Does Warmer Weather Mean Higher Gas Prices?

Justin Christensen |

Download PDF 178263084

We hear the reports often and we’ve come to expect gas price fluctuations as part of the norm. Most of us are familiar with the typical reasons too – crude oil prices, global economy, natural disasters, global demand.

But there’s one more you may not have heard about: warmer weather. Yes, if it’s time for sunscreen and shorts, it’s time to dig deeper in your wallet at the pumps.

Here’s why.

Spring Cleaning

Spring is the time for refineries scheduled “turnarounds” when full or partial shutdowns allow for regular maintenance, repairs or overhaul. They also perform testing and inspections, replacing equipment and materials as needed. Turnarounds are planned one or two years ahead and the process takes from one week to one month to complete. On average, they are conducted once every four years, which means roughly 25% of the nation’s refineries are shutdown in any given year.

  • Summer Fun

    On the heels of refinery activity is the season of travelers. School is out and many people have road trips and family vacations on their agendas. Along with busier roadways come the use of summer “toys” – barbeques, boats, jet skis and maybe even riding lawn mowers just to name a few.

  • Seasonal Weather

    Unfortunately, spring and summer are also the seasons of extreme weather like tornadoes and hurricanes. The natures of both can leave utter devastation in their trails, including damage to refineries, infrastructure and disrupted transport routes.

    Each of these activities translates to periods of limited supply, increased demand and the potential for supply disruption – all of which have a direct impact of causing gas prices to go up. Two more causes of higher gas prices during warmer weather are less known, but perhaps the most significant.

  • Environmental Regulations

    Through the Clean Air Act of 1990, the Environmental Protection Agency (EPA) began the Reformulated Gasoline Program in an effort to decrease smog and pollution. During the ozone season of June 1 to September 15, higher temperatures cause more evaporation of contaminants, build up the ozone layer and block pollutants in stable air masses closer to the ground.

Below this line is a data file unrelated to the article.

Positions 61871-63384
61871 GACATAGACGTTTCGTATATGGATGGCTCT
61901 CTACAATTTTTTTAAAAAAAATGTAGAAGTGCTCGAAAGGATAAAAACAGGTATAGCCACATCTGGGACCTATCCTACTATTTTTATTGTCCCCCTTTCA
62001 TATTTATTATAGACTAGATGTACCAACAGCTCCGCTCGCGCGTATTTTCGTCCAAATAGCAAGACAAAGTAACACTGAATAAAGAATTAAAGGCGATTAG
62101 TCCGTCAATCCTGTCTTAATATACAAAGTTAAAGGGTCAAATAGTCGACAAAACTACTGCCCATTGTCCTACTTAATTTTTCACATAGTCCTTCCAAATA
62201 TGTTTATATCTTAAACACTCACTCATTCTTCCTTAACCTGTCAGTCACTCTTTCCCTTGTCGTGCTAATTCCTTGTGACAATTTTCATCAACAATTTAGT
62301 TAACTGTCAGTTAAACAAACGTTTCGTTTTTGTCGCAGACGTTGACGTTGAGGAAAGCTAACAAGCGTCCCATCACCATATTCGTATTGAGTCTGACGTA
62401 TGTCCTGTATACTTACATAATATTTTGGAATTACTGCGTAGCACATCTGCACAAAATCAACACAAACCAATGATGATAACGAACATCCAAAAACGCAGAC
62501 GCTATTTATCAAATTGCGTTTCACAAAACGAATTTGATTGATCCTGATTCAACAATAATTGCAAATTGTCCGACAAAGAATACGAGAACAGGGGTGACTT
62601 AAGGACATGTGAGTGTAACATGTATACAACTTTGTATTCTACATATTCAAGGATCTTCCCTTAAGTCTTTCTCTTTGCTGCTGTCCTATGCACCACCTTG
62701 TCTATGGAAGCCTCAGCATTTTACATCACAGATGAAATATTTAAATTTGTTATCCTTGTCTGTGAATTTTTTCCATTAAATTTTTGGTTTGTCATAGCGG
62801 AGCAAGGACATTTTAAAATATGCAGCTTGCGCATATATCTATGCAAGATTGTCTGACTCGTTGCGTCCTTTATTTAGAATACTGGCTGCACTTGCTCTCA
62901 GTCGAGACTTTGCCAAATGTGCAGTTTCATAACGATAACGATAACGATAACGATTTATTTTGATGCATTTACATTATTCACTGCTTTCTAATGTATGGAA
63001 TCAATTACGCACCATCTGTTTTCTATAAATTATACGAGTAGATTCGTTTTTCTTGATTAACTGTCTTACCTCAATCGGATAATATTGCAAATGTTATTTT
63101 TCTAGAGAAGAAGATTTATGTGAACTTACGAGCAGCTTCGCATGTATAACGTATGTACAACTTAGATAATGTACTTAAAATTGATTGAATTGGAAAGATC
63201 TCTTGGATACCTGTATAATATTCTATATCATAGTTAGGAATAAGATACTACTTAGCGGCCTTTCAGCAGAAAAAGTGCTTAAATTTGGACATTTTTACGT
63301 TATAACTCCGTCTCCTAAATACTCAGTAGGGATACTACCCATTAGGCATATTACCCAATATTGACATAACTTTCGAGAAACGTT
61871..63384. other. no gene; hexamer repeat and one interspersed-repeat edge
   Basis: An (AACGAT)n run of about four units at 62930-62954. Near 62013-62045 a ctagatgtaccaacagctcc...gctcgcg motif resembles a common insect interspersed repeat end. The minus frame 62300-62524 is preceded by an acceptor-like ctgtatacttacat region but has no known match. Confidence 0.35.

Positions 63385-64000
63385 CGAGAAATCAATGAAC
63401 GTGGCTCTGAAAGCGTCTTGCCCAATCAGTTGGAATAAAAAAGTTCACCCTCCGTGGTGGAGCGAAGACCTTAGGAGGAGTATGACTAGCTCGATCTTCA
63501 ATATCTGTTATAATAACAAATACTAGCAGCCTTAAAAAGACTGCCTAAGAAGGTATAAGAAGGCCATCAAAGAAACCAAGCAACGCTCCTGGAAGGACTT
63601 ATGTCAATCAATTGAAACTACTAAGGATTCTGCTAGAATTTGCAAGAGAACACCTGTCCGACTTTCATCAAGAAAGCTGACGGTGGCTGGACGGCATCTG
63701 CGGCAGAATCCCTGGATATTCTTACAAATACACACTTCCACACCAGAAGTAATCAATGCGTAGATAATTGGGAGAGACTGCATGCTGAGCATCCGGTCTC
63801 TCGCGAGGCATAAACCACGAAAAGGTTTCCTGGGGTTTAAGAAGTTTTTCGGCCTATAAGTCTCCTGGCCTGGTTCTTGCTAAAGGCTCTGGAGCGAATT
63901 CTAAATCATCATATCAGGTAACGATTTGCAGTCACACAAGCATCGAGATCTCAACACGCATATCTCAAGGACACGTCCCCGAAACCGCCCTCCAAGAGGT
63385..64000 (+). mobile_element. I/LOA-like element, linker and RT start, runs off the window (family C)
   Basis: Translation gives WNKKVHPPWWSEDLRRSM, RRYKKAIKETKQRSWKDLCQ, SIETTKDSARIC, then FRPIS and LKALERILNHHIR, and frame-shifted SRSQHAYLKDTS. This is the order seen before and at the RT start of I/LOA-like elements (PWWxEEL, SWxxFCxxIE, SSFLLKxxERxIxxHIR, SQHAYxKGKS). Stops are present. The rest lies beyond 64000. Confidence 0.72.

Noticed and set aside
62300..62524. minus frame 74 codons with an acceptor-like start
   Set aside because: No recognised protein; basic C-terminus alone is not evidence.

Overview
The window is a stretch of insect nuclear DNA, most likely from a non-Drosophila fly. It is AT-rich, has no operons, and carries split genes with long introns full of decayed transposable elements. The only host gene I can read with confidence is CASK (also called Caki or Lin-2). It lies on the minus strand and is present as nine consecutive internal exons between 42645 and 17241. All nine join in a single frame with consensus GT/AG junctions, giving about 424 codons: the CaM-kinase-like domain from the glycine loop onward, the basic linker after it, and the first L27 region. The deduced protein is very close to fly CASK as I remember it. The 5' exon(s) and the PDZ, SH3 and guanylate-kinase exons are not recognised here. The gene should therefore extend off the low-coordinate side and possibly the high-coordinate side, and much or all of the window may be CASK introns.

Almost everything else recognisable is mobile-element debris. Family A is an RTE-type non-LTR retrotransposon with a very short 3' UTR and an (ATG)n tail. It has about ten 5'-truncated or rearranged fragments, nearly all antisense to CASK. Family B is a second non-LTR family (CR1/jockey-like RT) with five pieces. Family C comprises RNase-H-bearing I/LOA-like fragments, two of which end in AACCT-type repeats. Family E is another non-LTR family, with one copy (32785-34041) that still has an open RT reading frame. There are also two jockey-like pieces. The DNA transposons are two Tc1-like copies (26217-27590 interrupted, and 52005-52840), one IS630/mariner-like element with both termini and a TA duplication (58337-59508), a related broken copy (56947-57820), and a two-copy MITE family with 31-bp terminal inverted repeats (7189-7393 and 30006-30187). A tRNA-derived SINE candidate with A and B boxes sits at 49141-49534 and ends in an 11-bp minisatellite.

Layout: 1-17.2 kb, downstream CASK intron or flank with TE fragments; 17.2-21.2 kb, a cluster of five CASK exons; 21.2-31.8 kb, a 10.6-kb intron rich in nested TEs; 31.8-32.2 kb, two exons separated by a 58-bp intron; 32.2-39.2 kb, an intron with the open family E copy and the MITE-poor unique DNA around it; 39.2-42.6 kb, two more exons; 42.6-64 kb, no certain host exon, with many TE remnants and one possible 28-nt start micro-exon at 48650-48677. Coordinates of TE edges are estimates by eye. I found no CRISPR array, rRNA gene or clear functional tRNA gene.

Leading up to that period, refineries are in the “transition season” of switching production of winter to summer grade fuels during March and April, and gas stations have until June 1 to make the change. Reconfiguring plants and requiring additional storage makes this a costly process for refiners, which in turn sees increased gas prices during this time.

Seasonal Gasoline Blends

Grades of fuel are measured by the Reid Vapor Pressure (RVP) system in pounds per square inch (PSI). The higher the RVP, the more easily it evaporates. All gasoline must be below 14.7 PSI – normal atmospheric pressure – or it would convert to a gas.

EPA regulations mandate that summer gasoline blends must fall in the range of 7.8 to 9.0 PSI based on area of the country. With varying levels of smog, formulations have been adjusted to meet local emissions standards, resulting in about 20 different grades of fuel being sold through the summer months.

With lower RVP standards and customized blends, summer fuels are more costly to produce than winter ones, which adds to the higher prices in warmer weather. With a higher RVP standard, winter-grade fuel contains greater levels of butane, which is abundant and inexpensive, making the product more affordable.

Market conditions and gas prices are always changing. Your fuel distributor can help you keep up with new and developing information, to ensure you are making best decisions for your business. The good news is, their professional services and expertise stay the same no matter what the season.